In 1992, amateur
paleontologists discovered dinosaurs once roamed the grounds
of Zilker Botanical Garden. More than 100 tracks made by
six or seven reptiles along with the bones of an ancient
turtle were found. Location and accessibility made this
discovery a particularly significant find.
After the discovery, paleontologists studied the best methods
to preserve the tracks because they were deteriorating rapidly.
Researchers decided to map and make casts of the tracks,
then rebury the tracks to prevent further loss from exposure.
Thanks to contributions from major donors, in-kind gifts,
a major fund drive and volunteer efforts by Austin Area Garden
Council members, this two-acre site has been developed as
a Cretaceous habitat.
Plants in the garden represent the types that existed at
the time of the dinosaurs. These are the spore producing
plants (ferns, horsetails and liverworts), the gymnosperms
(cycads, conifers and ginkgos) and the first angiosperms
(magnolias and palms).
During the Cretaceous period (144 to 65 million years ago),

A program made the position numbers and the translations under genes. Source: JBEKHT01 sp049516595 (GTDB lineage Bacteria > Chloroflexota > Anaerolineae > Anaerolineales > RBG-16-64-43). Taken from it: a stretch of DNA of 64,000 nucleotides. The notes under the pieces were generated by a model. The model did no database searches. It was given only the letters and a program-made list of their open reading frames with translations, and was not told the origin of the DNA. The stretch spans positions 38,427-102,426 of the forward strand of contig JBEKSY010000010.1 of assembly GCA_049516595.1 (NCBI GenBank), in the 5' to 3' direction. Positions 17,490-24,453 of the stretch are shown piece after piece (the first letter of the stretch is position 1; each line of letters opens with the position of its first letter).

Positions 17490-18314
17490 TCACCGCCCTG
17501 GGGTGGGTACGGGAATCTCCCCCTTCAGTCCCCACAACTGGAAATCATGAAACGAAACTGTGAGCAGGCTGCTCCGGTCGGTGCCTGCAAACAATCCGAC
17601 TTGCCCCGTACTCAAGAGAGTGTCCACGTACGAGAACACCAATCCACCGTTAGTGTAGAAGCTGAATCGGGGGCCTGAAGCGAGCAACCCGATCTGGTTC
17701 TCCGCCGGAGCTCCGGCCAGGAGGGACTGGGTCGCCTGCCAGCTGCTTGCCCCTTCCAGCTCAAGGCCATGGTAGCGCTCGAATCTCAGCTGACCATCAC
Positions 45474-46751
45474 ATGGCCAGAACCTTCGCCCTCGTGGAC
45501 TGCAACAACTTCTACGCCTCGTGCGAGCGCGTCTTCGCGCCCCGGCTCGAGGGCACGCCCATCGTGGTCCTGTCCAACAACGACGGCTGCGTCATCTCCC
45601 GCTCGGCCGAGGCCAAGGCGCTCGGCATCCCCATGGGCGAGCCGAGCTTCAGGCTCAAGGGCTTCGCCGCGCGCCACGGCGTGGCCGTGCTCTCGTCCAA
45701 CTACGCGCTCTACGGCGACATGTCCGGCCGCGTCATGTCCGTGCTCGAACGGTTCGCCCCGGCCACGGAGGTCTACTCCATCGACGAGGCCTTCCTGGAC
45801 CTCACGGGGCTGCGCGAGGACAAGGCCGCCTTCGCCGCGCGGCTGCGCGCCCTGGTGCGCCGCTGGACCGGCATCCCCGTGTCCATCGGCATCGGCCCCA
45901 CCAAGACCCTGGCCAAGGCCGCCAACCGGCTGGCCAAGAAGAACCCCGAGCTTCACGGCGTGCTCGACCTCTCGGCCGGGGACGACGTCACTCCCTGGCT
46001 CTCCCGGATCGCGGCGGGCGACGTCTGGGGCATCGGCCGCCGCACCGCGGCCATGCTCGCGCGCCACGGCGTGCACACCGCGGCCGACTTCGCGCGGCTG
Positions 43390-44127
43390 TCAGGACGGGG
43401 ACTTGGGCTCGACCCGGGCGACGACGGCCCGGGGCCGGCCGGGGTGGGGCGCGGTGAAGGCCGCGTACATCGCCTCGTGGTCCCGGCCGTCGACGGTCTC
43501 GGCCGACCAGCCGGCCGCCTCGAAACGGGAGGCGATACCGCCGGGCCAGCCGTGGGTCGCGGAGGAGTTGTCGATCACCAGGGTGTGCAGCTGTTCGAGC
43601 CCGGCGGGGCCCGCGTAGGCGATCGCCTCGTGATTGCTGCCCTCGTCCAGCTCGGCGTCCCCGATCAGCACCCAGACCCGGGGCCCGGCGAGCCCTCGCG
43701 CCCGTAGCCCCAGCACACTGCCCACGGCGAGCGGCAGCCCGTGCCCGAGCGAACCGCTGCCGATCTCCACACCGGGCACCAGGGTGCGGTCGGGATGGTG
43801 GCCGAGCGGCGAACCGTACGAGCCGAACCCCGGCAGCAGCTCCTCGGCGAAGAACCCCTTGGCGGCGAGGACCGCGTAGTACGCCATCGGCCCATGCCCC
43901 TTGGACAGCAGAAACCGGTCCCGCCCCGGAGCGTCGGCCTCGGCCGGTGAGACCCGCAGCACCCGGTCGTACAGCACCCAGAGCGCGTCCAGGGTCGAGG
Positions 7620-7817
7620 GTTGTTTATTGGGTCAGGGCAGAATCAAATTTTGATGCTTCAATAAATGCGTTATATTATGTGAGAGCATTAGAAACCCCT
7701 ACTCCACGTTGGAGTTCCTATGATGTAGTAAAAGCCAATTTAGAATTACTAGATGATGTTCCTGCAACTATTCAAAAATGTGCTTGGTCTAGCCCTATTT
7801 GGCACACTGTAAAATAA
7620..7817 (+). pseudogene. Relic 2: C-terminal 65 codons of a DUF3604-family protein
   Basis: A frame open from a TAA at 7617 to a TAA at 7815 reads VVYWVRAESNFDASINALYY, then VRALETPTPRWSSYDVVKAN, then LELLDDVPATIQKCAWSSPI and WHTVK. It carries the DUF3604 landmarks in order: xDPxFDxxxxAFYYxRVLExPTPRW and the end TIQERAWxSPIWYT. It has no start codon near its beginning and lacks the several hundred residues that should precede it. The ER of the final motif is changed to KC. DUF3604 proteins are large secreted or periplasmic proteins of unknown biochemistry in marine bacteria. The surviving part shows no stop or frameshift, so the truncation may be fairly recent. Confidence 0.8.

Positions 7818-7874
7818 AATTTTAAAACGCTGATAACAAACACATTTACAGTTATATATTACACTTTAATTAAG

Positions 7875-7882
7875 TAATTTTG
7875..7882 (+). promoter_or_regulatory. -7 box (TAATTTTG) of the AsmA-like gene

flowering plants evolved as well as a great variety of insects.
Dragonflies, butterflies and other insects co-evolved with
plants providing more effective pollination.
This garden includes examples of the more primitive angiosperm
families (magnolias, dogwoods, witch hazel, laurel, palms
and birches). These are set amidst a backdrop of plants originating
from the Jurassic period-- conifers, liverworts, mosses,
horse-tails, ferns and cycads.
An assortment of small reptiles and fish add to the prehistoric
ambiance of the Hartman Garden. The moat around Dino Island
is stocked with gar, an ancient type of fish that has survived
to this day.
sculpture on Dino Island is an Ornithomimus (Greek for “bird-mimic”),
the dinosaur that left tracks of its three toed feet in
the gardens. The Ornithomimus is one of a group of medium-size elongated
dinosaurs that lived in North America during the late Cretaceous
period, 97 to 65 million years ago.
Scientists believe this dinosaur was fast, traveling as
much as 40 miles per hour. The Ornithomimus in motion would
have looked much like the gait or stride of an ostrich or
emu. Approximately 8 feet long, it had a larger brain (for its
size) than most dinosaurs. Ornithomimus is thought to have
lived on a diet of plants, insects, eggs and small animal
prey because of its relatively small teeth and three-fingered
Read more about
this unique garden in Where
the Wild Things Were, a story written by Linda
Lehmusvirta about the dinosaur garden and how it
all came together.
Just down the road
from ZBG is the Dino Pit at the Austin Nature and Science
Center. Find information on this outdoor paleontology exhibit